Decoding Hafiz Saeed’s New Political Party: What Do Experts Say?
A storm is brewing in Pakistan, as a brand new political party makes ripples in the country’s power corridors. This is no regular party. It comes from the stable of Jamaat-ud-Dawa (JuD), an organisation designated as a front of the terrorist grouping Lashkar-e-Taiba (LeT) and spearheaded by Hafiz Saeed – the mastermind of the infamous 26/11 Mumbai attacks.
The party, called the Milli Muslim League (MML), was formed on 7 August and will be headed by Saifullah Khalid, a close aide of Saeed and a key JuD member. The party claims its objective is to turn Pakistan into a "real Islamic and welfare state".
The new party has already filed for registration with the country's Election Commission. While it was supposed to be formally launched on 14 August, Pakistan’s Independence Day, that did not materialise – as a clearance from the Election Commission lies pending, which may take some months.
Nevertheless, it has propped up a candidate for a seat that was vacated by former Prime Minister Nawaz Sharif after his disqualification by the country’s Supreme Court. The candidate will contest as an independent against Sharif’s wife, Kalsoom Nawaz Sharif, for the seat.
Both India and US have raised concerns about the development. Commenting on the issue, India's External Affairs Ministry spokesperson Gopal Baglay said: "The person who traded in bullets to take lives, is he trying to hide behind the ballot"? Meanwhile, a former US administrator called the development "ludicrous".
In the backdrop of this, The Quint spoke to two experts in the area of international strategic issues to decode the implications of the birth of the MML.
Why Form a Political Party After All These Years?
Praveen Swami, editor, strategic affairs at Indian Express, says fundraising is one of the foremost reasons behind the JuD’s new party.
“After all, a political party would be subject to lesser scrutiny, when compared to say, an NGO,” adds Swami.
Ajai Shukla, columnist on strategic affairs and diplomacy at Business Standard, said the MML's formation was being "driven by the desire of Hafiz Saeed, and other senior LeT leaders to expand Lashkar's footprint in Pakistan at a time when the grouping is under pressure from the Pakistani state”.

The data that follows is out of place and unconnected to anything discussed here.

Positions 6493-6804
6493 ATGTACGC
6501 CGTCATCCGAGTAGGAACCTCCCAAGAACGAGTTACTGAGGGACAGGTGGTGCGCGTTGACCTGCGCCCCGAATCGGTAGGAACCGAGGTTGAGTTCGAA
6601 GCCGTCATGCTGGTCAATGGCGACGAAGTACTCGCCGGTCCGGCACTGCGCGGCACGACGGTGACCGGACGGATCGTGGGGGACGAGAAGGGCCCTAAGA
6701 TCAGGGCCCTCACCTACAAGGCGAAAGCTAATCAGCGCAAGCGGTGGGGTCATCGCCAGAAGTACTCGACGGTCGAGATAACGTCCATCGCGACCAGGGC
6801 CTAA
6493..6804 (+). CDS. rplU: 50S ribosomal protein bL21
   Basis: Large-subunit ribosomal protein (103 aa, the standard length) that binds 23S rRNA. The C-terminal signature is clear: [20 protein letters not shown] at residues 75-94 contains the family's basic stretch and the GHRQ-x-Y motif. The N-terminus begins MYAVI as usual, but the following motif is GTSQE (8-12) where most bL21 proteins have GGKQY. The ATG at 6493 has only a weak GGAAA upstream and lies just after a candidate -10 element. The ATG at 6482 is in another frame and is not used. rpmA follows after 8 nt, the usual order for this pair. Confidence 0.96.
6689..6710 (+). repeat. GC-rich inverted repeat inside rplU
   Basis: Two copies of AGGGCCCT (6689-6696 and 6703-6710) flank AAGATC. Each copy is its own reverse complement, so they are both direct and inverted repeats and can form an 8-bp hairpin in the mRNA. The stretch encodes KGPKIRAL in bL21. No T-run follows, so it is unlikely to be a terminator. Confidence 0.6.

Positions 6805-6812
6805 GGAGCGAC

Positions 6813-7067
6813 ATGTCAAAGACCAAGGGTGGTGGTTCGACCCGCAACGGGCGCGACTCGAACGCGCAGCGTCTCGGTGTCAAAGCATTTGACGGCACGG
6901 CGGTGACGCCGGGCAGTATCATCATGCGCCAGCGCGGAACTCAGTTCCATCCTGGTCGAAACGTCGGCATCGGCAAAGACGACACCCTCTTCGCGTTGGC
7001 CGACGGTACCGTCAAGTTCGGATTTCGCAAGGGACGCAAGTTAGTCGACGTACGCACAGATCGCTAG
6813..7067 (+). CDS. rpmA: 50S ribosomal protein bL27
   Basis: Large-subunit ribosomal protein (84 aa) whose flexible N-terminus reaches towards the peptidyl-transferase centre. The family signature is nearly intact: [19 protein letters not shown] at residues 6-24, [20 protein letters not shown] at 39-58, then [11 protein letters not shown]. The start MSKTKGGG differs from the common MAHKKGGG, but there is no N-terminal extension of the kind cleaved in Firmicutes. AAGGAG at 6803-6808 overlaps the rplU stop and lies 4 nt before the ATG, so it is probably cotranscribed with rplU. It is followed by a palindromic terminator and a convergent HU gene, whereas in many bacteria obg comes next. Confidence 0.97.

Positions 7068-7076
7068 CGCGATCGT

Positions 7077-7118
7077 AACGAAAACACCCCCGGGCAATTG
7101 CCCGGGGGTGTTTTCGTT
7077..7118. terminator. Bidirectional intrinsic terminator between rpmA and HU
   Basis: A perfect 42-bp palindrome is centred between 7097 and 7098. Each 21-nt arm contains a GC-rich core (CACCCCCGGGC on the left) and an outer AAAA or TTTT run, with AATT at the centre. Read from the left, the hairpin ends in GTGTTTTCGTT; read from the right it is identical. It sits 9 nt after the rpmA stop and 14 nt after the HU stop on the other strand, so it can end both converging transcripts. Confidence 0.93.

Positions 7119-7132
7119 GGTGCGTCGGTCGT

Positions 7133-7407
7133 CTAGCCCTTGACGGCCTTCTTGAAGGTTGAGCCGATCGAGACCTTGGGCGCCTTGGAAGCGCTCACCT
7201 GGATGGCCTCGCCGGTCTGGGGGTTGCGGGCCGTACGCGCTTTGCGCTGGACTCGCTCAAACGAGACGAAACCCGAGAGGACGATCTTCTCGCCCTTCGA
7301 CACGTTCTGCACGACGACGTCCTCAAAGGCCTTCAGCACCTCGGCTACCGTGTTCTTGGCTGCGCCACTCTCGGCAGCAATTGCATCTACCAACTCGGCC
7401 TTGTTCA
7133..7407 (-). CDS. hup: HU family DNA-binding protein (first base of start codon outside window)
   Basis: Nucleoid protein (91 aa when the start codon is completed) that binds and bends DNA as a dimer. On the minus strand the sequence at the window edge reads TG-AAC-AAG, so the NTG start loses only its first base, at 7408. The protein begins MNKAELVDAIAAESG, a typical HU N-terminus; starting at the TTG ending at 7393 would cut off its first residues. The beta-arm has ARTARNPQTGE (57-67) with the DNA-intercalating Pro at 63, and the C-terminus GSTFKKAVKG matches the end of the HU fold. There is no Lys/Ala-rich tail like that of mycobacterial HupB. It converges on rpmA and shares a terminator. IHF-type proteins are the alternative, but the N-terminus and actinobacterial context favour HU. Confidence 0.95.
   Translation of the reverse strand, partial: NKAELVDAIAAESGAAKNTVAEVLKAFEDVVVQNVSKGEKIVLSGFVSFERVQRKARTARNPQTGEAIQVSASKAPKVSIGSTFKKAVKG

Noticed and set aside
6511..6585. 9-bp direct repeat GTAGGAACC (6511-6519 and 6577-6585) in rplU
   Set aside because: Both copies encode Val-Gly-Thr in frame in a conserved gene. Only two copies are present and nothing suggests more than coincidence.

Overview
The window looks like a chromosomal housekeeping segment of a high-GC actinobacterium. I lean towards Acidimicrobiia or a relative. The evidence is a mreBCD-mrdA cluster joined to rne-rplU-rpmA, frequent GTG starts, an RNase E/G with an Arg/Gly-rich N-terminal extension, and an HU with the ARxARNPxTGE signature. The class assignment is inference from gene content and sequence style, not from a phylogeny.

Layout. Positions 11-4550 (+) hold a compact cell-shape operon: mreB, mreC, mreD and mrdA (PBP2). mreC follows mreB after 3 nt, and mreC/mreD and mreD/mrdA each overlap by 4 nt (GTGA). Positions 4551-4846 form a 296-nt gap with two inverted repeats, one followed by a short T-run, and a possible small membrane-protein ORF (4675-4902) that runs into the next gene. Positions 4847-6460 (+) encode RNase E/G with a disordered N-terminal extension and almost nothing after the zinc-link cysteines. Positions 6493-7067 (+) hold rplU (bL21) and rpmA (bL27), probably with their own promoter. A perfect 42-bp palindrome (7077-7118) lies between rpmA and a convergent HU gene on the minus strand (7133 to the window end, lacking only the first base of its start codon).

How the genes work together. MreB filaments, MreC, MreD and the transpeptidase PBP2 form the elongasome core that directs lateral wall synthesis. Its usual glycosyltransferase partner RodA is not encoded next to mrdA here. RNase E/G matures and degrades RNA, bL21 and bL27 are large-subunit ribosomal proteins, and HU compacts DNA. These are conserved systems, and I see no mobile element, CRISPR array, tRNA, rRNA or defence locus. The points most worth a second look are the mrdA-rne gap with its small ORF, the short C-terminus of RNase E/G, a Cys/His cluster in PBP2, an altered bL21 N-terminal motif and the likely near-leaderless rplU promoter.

Saeed had earlier decried a democratic system and the electoral process as going against Islam. So why this move now?
Will the Party Taste Electoral Success?
Electoral success for a religious party in Pakistan goes against the tide of history, the two experts pointed out. History suggests JuD's MML won't fare too well.
Shukla echoes this sentiment, pointing how in the country's general elections, all the religious parties combined have accounted for only "10-15 percent of the national vote”.
Where Does MML Feature in Pakistan’s Volatile Political Environment?
The formation of the MML comes at a time when Pakistan is in a political flux, with Nawaz Sharif stepping down as the PM after he was disqualified by the Supreme Court in connection with the Panamagate case, and Sharif's petroleum minister minister Shahid Khaqan Abbasi taking over the reins.
Going by Swami's understanding of the country's political trajectory, it seems like Sharif's ouster created a political environment that was ripe for the JuD to announce a political party.
“If Nawaz Sharif was firmly in control, then they (the JuD) wouldn’t have launched this party,” says Praveen Swami.
This, Shukla says, is to counter, Nawaz Sharif's party – the Pakistan Muslim League (Nawaz) (PML-N).
Nawaz Sharif has made it "absolutely clear that he is not going down without a fight," he adds.
What Are Its Implications For India?
Both experts point out that there won't be any considerable impact when it comes to diplomatic relations with India. This comes at a time when both the sides have been locked in an impasse for a long time, with vitriolic exchanges popping up from time to time.
(With inputs from PTI)
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